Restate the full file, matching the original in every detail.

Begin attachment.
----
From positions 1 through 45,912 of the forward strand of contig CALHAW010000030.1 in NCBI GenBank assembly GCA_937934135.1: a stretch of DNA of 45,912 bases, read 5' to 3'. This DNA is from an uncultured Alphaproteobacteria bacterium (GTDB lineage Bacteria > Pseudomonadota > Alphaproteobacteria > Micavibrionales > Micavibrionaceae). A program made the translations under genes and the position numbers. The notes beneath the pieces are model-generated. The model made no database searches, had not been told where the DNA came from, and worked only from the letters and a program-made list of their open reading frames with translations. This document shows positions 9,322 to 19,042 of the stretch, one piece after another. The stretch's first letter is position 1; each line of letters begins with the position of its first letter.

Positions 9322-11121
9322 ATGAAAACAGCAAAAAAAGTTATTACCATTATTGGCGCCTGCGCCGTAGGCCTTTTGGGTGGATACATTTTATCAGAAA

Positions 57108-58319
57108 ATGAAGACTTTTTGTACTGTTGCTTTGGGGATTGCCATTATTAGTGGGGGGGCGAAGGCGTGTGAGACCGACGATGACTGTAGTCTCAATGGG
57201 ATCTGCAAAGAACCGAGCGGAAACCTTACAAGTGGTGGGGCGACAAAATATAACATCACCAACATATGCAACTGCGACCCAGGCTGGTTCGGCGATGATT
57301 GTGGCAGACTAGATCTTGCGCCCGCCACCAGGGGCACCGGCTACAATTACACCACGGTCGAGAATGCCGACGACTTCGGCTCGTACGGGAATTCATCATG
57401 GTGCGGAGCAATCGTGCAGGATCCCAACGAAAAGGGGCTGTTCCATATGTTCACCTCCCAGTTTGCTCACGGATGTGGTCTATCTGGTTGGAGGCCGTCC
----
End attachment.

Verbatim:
From positions 1 through 45,912 of the forward strand of contig CALHAW010000030.1 in NCBI GenBank assembly GCA_937934135.1: a stretch of DNA of 45,912 bases, read 5' to 3'. This DNA is from an uncultured Alphaproteobacteria bacterium (GTDB lineage Bacteria > Pseudomonadota > Alphaproteobacteria > Micavibrionales > Micavibrionaceae). A program made the translations under genes and the position numbers. The notes beneath the pieces are model-generated. The model made no database searches, had not been told where the DNA came from, and worked only from the letters and a program-made list of their open reading frames with translations. This document shows positions 9,322 to 19,042 of the stretch, one piece after another. The stretch's first letter is position 1; each line of letters begins with the position of its first letter.

Positions 9322-11121
9322 ATGAAAACAGCAAAAAAAGTTATTACCATTATTGGCGCCTGCGCCGTAGGCCTTTTGGGTGGATACATTTTATCAGAAA

Positions 57108-58319
57108 ATGAAGACTTTTTGTACTGTTGCTTTGGGGATTGCCATTATTAGTGGGGGGGCGAAGGCGTGTGAGACCGACGATGACTGTAGTCTCAATGGG
57201 ATCTGCAAAGAACCGAGCGGAAACCTTACAAGTGGTGGGGCGACAAAATATAACATCACCAACATATGCAACTGCGACCCAGGCTGGTTCGGCGATGATT
57301 GTGGCAGACTAGATCTTGCGCCCGCCACCAGGGGCACCGGCTACAATTACACCACGGTCGAGAATGCCGACGACTTCGGCTCGTACGGGAATTCATCATG
57401 GTGCGGAGCAATCGTGCAGGATCCCAACGAAAAGGGGCTGTTCCATATGTTCACCTCCCAGTTTGCTCACGGATGTGGTCTATCTGGTTGGAGGCCGTCC